In a possible theory like our Standard model but without a Higgs i.e.: $$ \mathcal{L}=i\bar{\Psi}_f\gamma_\mu D^\mu\Psi_f-\text{Tr}[G^b_{\mu\nu}G^{b\,\mu\nu}] $$ where $b,f$ run over the typical ...
2
votes
1answer
37 views

Gluon have colour-anticolour; what about weak bosons?

Gluons can be red-antiblue, or green-antired, etc. What about weak interaction bosons? (Say before symmetry breaking, to make matters simpler.) Is there a similar "weak charge" structure of ...
6
votes
2answers
74 views

How are quadruple gluon vertices related to $SU(2)$ and $SU(3)$?

I once read that the non-commutativity of the Lie Groups $SU(2)$ and $SU(3)$ is the reason that the weak and strong interactions have Feynman diagrams with quadruple vertices, where four gauge bosons ...
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2answers
415 views

How do gauge boson interact with elementary particles?

We know that gauge bosons are the force carriers of fundamental interactions, but how do the gauge bosons themselves interact with particles?
7
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1answer
239 views

Is Elitzur's theorem valid only in lattice field theory?

Elitzur's theorem, stating that spontaneous breakdown of a gauge symmetry is impossible, was originally proved for a lattice gauge theory. Is it valid in continuum field theory? Any ref?
2
votes
1answer
73 views

Are the pion fields in chiral perturbation theory complex or real fields?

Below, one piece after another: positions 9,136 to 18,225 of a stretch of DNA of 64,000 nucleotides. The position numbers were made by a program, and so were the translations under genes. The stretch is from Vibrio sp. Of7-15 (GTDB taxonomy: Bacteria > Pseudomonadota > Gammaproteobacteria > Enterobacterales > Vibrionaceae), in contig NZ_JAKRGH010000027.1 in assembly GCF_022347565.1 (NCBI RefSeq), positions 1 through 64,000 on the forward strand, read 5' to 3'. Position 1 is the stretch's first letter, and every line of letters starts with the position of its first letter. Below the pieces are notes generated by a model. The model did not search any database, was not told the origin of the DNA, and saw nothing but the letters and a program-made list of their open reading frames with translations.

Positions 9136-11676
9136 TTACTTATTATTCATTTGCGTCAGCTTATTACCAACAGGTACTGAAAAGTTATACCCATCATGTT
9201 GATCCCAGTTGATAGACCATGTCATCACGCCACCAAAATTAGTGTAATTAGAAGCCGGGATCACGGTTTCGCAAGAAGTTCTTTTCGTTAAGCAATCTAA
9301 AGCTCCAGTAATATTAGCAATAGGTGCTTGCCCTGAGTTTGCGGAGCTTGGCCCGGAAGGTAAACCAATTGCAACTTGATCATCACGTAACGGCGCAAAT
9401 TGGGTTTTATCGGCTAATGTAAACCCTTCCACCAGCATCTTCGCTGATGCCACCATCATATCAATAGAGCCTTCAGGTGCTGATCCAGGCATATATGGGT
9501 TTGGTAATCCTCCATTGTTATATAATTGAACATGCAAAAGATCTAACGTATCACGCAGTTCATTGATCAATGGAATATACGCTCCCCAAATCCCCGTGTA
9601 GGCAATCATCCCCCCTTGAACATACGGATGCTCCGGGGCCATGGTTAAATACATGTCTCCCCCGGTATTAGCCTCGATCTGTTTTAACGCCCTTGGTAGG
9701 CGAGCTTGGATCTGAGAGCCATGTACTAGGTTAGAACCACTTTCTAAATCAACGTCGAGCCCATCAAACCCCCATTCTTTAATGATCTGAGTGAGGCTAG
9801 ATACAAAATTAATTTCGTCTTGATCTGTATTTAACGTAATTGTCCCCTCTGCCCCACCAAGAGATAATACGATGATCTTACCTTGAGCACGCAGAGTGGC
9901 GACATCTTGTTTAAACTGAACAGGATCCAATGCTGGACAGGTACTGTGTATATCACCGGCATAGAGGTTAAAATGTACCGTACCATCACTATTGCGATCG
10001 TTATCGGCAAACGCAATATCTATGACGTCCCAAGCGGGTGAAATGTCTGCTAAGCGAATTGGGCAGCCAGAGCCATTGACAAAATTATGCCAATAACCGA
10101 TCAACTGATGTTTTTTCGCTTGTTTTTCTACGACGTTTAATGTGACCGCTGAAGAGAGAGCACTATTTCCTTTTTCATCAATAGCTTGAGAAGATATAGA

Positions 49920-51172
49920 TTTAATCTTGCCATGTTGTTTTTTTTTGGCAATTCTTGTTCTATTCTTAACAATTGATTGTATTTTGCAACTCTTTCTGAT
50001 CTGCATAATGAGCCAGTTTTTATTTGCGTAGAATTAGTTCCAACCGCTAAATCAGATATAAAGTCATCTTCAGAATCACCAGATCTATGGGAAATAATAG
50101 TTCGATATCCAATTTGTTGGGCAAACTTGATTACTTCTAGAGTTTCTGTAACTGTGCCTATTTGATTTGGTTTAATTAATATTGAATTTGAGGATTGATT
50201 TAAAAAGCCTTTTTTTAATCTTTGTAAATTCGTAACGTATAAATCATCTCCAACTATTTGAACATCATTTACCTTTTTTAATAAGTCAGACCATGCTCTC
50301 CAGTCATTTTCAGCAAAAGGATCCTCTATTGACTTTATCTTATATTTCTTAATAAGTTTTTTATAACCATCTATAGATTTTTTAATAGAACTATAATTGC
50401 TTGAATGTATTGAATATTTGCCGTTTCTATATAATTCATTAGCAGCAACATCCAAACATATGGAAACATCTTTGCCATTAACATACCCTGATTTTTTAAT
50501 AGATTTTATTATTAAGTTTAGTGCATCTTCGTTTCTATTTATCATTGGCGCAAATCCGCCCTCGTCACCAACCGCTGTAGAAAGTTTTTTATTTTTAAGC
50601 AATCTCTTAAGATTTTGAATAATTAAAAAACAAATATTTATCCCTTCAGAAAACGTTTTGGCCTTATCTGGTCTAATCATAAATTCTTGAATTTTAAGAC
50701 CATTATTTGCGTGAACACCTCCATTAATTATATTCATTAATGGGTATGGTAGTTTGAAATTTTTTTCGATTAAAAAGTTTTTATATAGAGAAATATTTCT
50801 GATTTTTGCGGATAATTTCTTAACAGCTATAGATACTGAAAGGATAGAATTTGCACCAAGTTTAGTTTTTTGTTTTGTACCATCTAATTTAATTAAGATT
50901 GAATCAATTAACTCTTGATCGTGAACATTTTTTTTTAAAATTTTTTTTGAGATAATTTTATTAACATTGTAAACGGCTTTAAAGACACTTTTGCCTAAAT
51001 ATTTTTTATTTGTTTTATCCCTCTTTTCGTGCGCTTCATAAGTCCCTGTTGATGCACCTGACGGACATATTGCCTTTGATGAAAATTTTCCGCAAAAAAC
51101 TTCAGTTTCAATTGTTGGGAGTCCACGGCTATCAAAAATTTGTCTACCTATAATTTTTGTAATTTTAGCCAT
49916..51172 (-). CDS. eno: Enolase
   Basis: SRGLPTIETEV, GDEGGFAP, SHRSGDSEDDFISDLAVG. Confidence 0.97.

The chiral perturbation theory Lagrangian is written $$\mathcal{L}_2=\frac{f_{\pi}^2}{4}Tr(D_{\mu}U^{\dagger}D^{\mu}U)$$ where $$U=e^{i\sqrt{2}\Phi/f}$$ and $$\Phi= \begin{pmatrix} ...
3
votes
1answer
86 views

Why must superpartners have the same gauge quantum numbers?

The title leaves it quite clear, why must superpartners have the same gauge quantum numbers?
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0answers
68 views

How does the Higgs field relate to the Yang-Mills fields and gauge theories in general?

I asked this in astronomy How does the Higgs field relate to the Yang-Mills fields and gauge theories in general? but they suggested I ask it here. It is very confusing. Is there an easy ...
2
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0answers
89 views

Mathematician learning theoretical physics [duplicate]

EDIT: I was aware of the supposed duplicate. But I'm interested in a clear and focused path through the basics to advanced theoretical physics such as string theory - a path that avoids studying ...
1
vote
1answer
74 views

Gauge freedom in tetrad

I asked the question in the MathOverflow, but didn't get any response. I thought maybe better luck here. I'm reading the following paper about Petrov type D space times called "Type D vacuum ...
1
vote
1answer
64 views

How to check if some term in the Lagrangian involving gauge bosons is gauge invariant without explicit computations?